Growing international commerce in high technology products has increased the potential for cross border patent disputes. However, there is no consensus regarding the nature, structure and change of patent disputes in the context of international competition. Although patent protection is intended to promise a unifying measure of commercial protection, entrepreneurial practices may influence its efficiency. Investigations into how patent enforcement functions effectively and what drives competitors' decision to litigate are called for. This paper develops theories concerning the theoretical evolution of strategic management in patent enforcement from a firms' strategic international context. This paper begins with a literature review and discussions of previous empirical studies dealing with patent enforcement strategies and a framework is proposed. Cross-border trade disputes are highlighted and insights from various empirical studies are synthesized into an integrative framework that addresses the cost of litigation, characteristics of patentees, value of patent and innovation activities, and the development of six testable propositions.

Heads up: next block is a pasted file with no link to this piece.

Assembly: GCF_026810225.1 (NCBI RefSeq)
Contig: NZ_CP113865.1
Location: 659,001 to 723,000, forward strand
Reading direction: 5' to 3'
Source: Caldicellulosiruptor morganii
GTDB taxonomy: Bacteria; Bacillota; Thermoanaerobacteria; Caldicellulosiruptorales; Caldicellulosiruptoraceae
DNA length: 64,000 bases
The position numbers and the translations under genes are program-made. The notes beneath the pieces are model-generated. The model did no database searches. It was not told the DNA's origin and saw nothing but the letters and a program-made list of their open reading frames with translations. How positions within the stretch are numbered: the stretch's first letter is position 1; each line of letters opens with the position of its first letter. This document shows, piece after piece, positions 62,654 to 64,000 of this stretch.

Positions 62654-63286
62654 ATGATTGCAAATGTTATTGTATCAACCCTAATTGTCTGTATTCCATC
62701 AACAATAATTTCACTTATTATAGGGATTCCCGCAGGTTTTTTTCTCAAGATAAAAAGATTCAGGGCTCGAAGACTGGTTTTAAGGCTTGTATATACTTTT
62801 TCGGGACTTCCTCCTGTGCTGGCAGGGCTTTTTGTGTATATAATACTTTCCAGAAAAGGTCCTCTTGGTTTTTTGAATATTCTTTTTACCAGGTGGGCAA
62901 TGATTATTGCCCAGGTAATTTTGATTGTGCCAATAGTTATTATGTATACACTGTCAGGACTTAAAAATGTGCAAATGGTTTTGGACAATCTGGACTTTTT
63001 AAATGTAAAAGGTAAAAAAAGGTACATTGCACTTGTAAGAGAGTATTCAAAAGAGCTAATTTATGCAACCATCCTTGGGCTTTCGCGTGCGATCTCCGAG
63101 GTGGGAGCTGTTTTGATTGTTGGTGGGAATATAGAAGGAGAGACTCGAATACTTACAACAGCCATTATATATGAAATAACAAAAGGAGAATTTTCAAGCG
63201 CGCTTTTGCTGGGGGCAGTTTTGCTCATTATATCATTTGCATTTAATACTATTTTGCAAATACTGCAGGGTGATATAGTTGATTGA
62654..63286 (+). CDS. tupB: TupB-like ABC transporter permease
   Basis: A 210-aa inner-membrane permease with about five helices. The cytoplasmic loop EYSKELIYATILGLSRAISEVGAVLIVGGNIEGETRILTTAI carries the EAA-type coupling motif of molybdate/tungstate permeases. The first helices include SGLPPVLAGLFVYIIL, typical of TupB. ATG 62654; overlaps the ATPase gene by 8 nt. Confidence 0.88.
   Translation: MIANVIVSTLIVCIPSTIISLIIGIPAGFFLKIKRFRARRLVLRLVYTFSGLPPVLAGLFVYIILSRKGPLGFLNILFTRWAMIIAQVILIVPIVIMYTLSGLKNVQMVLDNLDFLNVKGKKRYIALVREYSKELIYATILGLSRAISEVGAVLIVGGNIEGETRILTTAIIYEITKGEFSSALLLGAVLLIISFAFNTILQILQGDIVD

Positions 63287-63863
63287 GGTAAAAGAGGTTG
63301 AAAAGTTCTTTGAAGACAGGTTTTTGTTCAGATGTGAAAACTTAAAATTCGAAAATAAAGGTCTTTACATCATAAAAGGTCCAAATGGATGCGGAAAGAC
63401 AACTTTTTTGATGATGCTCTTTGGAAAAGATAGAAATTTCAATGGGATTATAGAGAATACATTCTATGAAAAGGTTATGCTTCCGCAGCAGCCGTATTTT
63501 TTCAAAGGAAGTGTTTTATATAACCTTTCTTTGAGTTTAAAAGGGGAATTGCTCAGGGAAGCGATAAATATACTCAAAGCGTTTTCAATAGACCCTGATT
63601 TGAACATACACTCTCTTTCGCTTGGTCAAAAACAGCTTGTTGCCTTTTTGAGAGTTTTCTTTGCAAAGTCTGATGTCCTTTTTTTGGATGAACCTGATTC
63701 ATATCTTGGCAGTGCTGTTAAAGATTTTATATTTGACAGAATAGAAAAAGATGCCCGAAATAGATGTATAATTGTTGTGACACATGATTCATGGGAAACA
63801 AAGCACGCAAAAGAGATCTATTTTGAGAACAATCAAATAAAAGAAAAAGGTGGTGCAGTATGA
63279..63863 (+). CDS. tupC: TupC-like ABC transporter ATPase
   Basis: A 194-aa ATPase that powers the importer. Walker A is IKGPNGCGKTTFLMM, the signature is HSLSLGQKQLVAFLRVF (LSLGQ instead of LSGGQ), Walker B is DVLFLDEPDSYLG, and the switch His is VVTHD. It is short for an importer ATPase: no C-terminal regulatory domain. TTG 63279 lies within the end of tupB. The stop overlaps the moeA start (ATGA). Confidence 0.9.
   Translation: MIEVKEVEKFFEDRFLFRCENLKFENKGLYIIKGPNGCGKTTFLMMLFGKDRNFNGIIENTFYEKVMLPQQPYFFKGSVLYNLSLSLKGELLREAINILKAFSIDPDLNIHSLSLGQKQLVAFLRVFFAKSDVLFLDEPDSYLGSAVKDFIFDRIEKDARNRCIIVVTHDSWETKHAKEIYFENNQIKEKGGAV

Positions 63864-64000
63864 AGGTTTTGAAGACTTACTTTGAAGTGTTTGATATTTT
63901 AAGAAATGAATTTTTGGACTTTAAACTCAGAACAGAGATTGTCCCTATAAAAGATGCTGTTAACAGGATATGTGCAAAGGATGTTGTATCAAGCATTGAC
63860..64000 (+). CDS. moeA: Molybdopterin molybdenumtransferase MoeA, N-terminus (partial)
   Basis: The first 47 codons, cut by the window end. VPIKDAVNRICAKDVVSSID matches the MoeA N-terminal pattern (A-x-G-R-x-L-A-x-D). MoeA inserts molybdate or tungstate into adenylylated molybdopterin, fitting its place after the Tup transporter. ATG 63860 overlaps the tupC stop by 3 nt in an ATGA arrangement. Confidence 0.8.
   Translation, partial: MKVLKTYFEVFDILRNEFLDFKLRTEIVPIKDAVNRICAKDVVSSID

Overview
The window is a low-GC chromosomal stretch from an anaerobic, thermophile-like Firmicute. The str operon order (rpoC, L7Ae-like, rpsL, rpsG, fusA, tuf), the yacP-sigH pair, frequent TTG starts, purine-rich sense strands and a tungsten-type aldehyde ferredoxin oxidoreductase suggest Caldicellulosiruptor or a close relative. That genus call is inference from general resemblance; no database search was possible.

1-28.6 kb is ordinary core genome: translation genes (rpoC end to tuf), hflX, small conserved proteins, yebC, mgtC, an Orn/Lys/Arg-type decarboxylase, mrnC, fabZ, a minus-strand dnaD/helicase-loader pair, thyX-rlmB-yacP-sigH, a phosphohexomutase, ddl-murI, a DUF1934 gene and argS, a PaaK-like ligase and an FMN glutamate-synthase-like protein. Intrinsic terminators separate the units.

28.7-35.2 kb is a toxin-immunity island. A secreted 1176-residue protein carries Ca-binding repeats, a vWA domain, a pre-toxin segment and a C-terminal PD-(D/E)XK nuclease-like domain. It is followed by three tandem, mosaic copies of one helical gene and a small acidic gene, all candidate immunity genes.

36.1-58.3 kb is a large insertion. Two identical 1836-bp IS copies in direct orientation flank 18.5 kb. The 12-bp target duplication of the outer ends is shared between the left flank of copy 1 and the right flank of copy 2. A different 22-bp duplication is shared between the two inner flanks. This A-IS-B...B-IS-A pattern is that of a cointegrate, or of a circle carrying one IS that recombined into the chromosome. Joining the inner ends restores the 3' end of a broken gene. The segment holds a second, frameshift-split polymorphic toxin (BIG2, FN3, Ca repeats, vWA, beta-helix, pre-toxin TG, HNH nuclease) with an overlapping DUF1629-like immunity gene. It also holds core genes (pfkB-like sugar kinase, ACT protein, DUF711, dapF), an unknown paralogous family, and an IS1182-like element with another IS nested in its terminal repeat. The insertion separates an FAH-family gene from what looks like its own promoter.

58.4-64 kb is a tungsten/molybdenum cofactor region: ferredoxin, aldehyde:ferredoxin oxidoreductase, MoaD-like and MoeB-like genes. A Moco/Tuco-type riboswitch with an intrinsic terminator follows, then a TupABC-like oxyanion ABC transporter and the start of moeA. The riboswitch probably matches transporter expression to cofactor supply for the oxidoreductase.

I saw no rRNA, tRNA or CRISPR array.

|Number of pages||11|
|Journal||Journal of Intellectual Property Rights|
|Publication status||Published - 2013 Jan 1|
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